It always seems as if I begin this article with “this past weekend,” but in my life the only interesting things happen on the weekend. I can't talk about my job as the privacy laws don’t allow it and most of it isn’t that interesting. Plus, I don’t garden at work other than to water the cactus my doctor frequently forgets about.
We brought the artificial tree up from the basement this week and put it together. No, it’s not decorated. It’s sitting in the foyer in all it’s stinky glory—stinky because it smells like the basement. It will not be stored down there again. My grandson, Max, is in awe of it. He looks up at all eight feet of it and says “high…high tree,” because he can’t say “tall.”
We have to get the house ready for Christmas before my surgery in December. This tree got a good dousing of evergreen room spray, which seems to have helped. We used to put up two live trees until guilt and the rising cost made us cave to one live and one looks-live-but-isn’t tree. I felt guilty that I was killing something beautiful not once, but twice, just for our enjoyment. The living room tree is still live—guilt only goes so far.
Art and I went to Frankenmuth this past weekend to Christmas shop. No trip up there is complete without a stop at Bronner’s Christmas Store. While there I wandered back to their tree and evergreen section. As with everything they do, their tree section was virtually an indoor forest. I think you could get lost in there easily.
I wanted some plastic cardinals for outside, but no dice. Actually there were no outdoor birds at all. I’m sure when I asked the clerk for them and she replied ”We don’t have any,” my mouth was likely hanging open. I wanted to say, “But you have everything.” Instead I thanked her and set off to find Art in a world of Santas and nativities. Sort of a commercial Christmas hell, if you will.
All this fake evergreen started me thinking about the real stuff. The only pine tree on our property is a blue spruce our son brought home from school on Arbor Day as a twig. It is now about three feet tall and has never needed pruning—thank the heavens because it’s really pokey.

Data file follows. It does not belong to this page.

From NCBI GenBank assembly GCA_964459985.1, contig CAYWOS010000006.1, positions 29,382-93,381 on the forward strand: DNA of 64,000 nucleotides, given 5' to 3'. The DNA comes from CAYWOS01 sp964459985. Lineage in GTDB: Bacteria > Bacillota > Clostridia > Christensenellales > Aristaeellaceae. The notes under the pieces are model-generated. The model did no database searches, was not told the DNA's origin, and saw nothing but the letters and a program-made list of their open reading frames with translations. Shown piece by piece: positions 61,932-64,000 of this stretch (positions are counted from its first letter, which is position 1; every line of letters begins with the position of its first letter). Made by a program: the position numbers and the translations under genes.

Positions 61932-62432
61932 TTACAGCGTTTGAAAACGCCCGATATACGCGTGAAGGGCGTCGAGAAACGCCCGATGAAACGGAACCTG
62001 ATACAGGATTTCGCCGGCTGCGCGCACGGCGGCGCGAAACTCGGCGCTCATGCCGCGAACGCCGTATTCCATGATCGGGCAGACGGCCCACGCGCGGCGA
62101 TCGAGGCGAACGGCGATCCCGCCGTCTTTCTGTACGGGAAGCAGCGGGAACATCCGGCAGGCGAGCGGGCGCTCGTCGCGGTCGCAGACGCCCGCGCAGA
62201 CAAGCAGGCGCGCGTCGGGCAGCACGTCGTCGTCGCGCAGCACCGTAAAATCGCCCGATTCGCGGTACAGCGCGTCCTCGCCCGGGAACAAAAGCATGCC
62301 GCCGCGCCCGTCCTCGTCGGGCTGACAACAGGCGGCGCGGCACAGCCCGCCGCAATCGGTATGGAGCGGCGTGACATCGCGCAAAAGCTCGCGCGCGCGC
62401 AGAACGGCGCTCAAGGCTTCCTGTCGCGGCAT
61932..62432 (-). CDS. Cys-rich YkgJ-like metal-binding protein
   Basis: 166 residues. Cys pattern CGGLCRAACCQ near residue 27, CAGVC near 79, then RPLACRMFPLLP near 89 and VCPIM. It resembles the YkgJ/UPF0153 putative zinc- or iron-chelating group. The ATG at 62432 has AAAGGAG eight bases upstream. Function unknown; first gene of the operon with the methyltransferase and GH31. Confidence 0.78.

I wondered when it is okay to prune evergreens. Most deciduous trees get trimmed in winter, and if they are fruit bearing it is a necessity. So I went to my library of gardening books and checked with Google. What I came up with is that conifers require pruning in the spring. It involves pinching of the candle. The candle is the new growth that shoots from each branch. The candle is not wood yet, but rather a soft growth sprout. It is important not to remove the entire candle.
What I found in my reading is that most conifers do not require pruning. They are pruned because we want them to conform to a certain shape. If you choose to prune yours, don’t remove all the candles as it can stop growth on that branch. I had the idea that if I could prune an evergreen I could spread it under the stinky tree and help it defunk. Guess we use room spray and call it good.
I think that the people who make roping, wreaths and grave blankets must cut down whole trees to use. Our family normally gets a Frasier fir for our living room tree. We cut it ourselves and it stays fresh for months. It would make sense that a fresh cut tree would be used for commercial products containing real evergreen.
I love the smell when evergreen is in the house. Mix that with fresh baked cookies and it must be the holidays!